On Sunday night, I had infield passes for the race. The best place to watch in the infield is on platforms built on the tops of campers, trucks and buses. But even there, you could only see a tiny section of the track, which is why many people had TVs to watch the race on while they were watching the race. For those not interested in the race, cruising down the infield road on Razor scooters was a popular activity, as was throwing glass bottles off the platforms to shatter by innocent spectators.
Many of the 200,000 race fans looked as if they were pretending to be in the pit crew. Wearing racing headphones they purchased outside the speedway, fans could pick up the frequencies the pit crews and drivers communicated on. With all the noise from the cars, races are quite antisocial. The grandstand fans were like zombies, staring ahead at the track without making an attempt to interact with the people around them.
To make watching the sport in which cars drive in a circle a little less mundane, it's fun to pick your favorite number and root for him. I chose number 12, Ryan Newman, because when the other 40 cars were all bunched together, 12 was adorably a quarter lap behind the pack -- like the ugly duckling working so hard to catch up to his brothers. My friend picked number 29, Kevin Harvick, because of his sponsor: Reese's Peanut Butter Cup. At the end of the race, when winner Kasey Kahne was shown celebrating on the jumbotron, splashing milk like the dairy hater he is, we imagined the camera panning over to Kevin crying over his 34th place finish and stuffing his face with consolatory chocolates.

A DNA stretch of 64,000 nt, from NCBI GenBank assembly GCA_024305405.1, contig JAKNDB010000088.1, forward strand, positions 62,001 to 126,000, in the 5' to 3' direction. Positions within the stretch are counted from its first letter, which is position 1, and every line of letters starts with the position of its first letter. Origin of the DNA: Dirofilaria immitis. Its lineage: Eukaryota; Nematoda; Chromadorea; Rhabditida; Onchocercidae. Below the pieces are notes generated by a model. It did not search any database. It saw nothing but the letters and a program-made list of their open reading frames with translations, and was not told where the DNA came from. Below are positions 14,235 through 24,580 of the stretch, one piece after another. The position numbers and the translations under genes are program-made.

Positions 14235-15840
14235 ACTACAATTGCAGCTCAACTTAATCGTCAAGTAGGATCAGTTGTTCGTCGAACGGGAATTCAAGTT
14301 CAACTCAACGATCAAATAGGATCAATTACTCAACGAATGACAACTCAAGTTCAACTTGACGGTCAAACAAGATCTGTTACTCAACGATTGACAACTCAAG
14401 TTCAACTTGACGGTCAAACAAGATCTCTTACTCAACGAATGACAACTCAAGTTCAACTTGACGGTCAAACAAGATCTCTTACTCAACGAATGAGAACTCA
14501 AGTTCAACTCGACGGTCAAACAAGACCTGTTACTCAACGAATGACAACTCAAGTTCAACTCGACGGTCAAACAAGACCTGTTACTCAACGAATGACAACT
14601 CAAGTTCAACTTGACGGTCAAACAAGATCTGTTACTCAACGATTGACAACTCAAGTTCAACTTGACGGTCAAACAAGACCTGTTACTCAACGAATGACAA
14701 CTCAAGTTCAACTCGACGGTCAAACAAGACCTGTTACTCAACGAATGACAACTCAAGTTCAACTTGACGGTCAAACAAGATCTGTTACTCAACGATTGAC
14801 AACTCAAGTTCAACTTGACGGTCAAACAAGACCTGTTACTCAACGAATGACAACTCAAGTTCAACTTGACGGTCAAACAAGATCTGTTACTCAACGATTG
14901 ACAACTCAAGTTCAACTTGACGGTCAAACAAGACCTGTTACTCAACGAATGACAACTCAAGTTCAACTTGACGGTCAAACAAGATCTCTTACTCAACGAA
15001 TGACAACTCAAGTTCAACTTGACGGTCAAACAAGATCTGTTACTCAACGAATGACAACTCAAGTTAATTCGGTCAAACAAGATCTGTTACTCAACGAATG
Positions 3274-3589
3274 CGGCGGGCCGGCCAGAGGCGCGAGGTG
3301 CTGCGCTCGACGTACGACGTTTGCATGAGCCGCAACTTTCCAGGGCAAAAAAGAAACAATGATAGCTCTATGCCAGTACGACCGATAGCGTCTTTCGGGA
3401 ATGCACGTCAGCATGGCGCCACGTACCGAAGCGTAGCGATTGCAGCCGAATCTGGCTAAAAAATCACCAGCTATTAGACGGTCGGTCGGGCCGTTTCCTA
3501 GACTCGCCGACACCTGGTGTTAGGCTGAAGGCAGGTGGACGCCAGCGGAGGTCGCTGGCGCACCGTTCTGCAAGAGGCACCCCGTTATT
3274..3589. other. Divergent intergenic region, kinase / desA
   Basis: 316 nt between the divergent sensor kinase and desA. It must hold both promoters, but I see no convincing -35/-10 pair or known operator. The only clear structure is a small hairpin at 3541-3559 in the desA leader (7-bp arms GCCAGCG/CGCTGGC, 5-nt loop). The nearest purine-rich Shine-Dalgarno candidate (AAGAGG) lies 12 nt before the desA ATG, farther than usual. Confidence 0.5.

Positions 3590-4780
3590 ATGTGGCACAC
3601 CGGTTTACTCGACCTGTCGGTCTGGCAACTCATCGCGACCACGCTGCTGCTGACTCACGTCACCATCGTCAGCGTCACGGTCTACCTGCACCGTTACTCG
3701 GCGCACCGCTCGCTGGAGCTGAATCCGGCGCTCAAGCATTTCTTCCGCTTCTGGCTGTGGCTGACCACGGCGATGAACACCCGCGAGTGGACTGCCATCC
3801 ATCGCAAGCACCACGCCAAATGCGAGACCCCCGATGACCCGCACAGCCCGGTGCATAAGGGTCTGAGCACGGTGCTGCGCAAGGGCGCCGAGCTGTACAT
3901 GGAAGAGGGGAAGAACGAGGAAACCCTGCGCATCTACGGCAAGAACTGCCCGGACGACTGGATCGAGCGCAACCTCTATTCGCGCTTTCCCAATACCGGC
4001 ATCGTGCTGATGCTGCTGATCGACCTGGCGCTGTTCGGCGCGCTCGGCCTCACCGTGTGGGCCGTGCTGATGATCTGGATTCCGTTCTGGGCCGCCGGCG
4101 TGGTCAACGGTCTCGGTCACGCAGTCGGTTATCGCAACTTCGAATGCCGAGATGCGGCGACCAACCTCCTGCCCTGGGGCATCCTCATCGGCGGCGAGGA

Another car of note was Bobby Labontie's Gogurt car, number 43. The Gogurt car sparked a debate between my friend and me on whether or not it would be enjoyable to take a bath in Gogurt. My friend was anti-Gogurt bath, on the grounds of gooeyness. Arguing the opposite, I offered a point of information that berries are fragrant and therefore conducive to cleanliness.
A NASCAR race is a spectacle everyone should see at least once. If you've never gone before, don't make the mistake I did. Unlike at football or basketball games, bringing your own booze to auto racing is pretty much a requirement not an option.
To hear all of "The Asphalt Confessions," go to CL Media at www.charlotte.creativeloafing.com.